Miss Havisham goes further, however. Miss Havisham writes her name on a piece of paper and says, “My name is on the first leaf. If you can ever write under my name, ‘I forgive her,’ though ever so long after my broken heart is dust pray do it!” (215). Here, Miss Havisham is directly asking for forgiveness, which shows she realizes she has wronged Pip. This is her transformation, and acceptance of guilt, which is an important step on the path to redemption. It shows she has overcome her personal threshold, which was her self-imposed refusal to move on from that day when she was abandoned at the wedding altar. Once she has overcome this and allows herself to move on, she is capable of redeeming herself, which she will ultimately do in a dramatic way.

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The final step of her redemption comes in a tragic form, when Miss Havisham throws herself into a fire. The fire is symbolic of renewal in-and-of-itself, because fires destroy old things which must then be replaced by new things. Dickens writes, “patches of tinder yet alight were floating in the smoky air, which, a moment ago, had been her faded bridal dress. Then, [Pip] looked round and saw the disturbed beetles and spiders running away over the floor” (217). This fire has symbolically redeemed Miss Havisham because it is ridding her and her house of everything associated with her old, miserable life. The wedding dress which she refused to take off finally is lifted off her, and the insects and animals that had inhabited her house due to neglect are finally forced to scatter. These are all symbols pointing to Miss Havisham’s change. While being tended to for her burns, Miss Havisham repeats the earlier stated sentiments of forgiveness and only wanting to save Estella from misery. Dickens writes, “she said innumerable times in a low solemn voice, ‘What have I done!’ And then, ‘When she first came, I meant to save her from misery like mine.’ And then, ‘Take then pencil and write under my name, ‘I forgive her!’” (217). Miss Havisham’s sacrifice of her body to the fire, and ultimately the sacrifice of her life, is her boon, which is representative of redemption on the literary journey. At this point, Miss Havisham is redeemed, as she no longer wishes to inflict pain on Pip or Estella, and in fact asks for their forgiveness.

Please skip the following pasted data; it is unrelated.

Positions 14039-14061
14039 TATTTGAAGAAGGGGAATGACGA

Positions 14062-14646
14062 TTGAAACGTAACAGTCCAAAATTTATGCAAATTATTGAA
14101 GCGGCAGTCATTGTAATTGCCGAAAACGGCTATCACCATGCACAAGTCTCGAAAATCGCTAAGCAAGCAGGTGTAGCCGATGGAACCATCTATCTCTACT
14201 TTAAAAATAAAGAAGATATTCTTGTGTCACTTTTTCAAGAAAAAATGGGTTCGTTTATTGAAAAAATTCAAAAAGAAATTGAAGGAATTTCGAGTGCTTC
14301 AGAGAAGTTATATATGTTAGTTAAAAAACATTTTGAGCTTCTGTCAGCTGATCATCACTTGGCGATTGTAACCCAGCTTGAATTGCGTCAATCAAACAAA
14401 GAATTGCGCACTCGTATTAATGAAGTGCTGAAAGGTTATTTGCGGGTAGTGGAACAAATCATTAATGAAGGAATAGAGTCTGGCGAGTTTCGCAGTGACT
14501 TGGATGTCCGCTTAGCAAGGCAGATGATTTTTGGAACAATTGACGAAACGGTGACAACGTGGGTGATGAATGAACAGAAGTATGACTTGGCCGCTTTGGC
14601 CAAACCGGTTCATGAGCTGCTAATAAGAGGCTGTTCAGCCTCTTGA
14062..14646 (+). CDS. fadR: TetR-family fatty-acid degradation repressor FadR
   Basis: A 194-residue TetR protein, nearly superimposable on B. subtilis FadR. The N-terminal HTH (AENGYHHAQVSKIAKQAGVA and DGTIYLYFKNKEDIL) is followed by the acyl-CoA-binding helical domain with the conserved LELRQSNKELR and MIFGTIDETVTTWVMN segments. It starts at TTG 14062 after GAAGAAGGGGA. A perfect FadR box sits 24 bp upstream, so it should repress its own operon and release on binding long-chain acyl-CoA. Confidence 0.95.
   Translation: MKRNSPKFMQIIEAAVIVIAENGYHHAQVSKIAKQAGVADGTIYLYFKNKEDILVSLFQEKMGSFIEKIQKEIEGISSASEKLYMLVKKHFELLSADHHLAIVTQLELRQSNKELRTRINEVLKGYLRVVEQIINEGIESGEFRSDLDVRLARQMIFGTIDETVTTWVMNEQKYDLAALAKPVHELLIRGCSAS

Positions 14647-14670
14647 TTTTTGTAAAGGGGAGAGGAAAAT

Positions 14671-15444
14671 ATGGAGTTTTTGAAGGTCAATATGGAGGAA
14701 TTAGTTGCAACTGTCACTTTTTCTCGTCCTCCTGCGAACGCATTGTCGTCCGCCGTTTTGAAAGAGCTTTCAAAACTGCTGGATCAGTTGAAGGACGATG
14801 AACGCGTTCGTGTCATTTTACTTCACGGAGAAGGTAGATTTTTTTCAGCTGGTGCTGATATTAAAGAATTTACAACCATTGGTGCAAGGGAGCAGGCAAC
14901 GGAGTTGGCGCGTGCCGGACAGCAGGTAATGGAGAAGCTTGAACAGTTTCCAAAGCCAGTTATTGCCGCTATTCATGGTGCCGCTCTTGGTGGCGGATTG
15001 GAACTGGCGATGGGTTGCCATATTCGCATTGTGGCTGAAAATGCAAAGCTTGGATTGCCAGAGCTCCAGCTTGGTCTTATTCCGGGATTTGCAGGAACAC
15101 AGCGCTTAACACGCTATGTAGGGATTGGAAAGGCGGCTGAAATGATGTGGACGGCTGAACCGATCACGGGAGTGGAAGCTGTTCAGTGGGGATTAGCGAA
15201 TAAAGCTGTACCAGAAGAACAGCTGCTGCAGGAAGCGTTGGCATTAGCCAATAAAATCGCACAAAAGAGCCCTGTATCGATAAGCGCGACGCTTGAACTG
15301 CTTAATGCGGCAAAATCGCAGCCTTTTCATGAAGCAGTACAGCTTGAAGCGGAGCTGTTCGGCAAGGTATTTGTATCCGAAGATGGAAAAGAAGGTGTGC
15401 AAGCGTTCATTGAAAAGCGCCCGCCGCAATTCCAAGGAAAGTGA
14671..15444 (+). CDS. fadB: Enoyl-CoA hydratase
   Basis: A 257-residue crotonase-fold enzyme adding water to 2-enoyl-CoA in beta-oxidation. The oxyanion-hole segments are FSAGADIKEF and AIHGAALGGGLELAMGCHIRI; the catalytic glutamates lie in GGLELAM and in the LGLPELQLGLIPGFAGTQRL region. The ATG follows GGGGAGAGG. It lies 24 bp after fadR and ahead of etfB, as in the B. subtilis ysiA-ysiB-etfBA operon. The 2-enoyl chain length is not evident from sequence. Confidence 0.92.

Miss Havisham’s “sin,” is her desire to use Estella to hurt men. She causes pain to both Pip and Estella because she refuses to move on in her life, but realizes what she has done, and symbolically atones through the fire, hence completing her journey of redemption. She shows that she feels sympathy, perhaps even love, for Pip and Estella. Miss Havisham doesn’t fit the typical role of hero, yet she is still able to go through the hero’s journey. She listens to her inner guilt and decides to set off on the path of atonement, which ends in her unequivocally realizing where she had gone wrong, and begging for forgiveness. Miss Havisham can never truly make up for the time she stole from Estella, or the pain she caused Pip, so she does the next best thing and atones for her wrongs. It is a testament to Dickens that this path of redemption is only one of many intertwining paths of redemption for many of the major characters in the story. While Miss Havisham is atoning for her wrongs to Pip and Estella, Pip and Estella are each going on their own paths of redemption for mistakes they have made, although theirs’ don’t end up as tragically as Miss Havisham. It is because Miss Havisham makes the ultimate sacrifice, however, that her redemption is so memorable.

Great Expectations

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    • suzettenaples profile image

      Suzette Walker 2 years ago from Taos, NM

      Excellent review of this novel. Great Expectations is one of my favorite classic books and I think Dicken's best book. I enjoyed reading this.

    • chef-de-jour profile image

      Andrew Spacey 2 years ago from Near Huddersfield, West Yorkshire,UK

      A great novel. I read this as a boy and again as an adult many years later. As a boy the book frightened and puzzled me, as an adult it made me think about the way we sometimes exercise our power and control, and how we deal with trauma. Miss H is indeed a complicated, tragic woman.

      Thank you for the response.

      I will vote and share.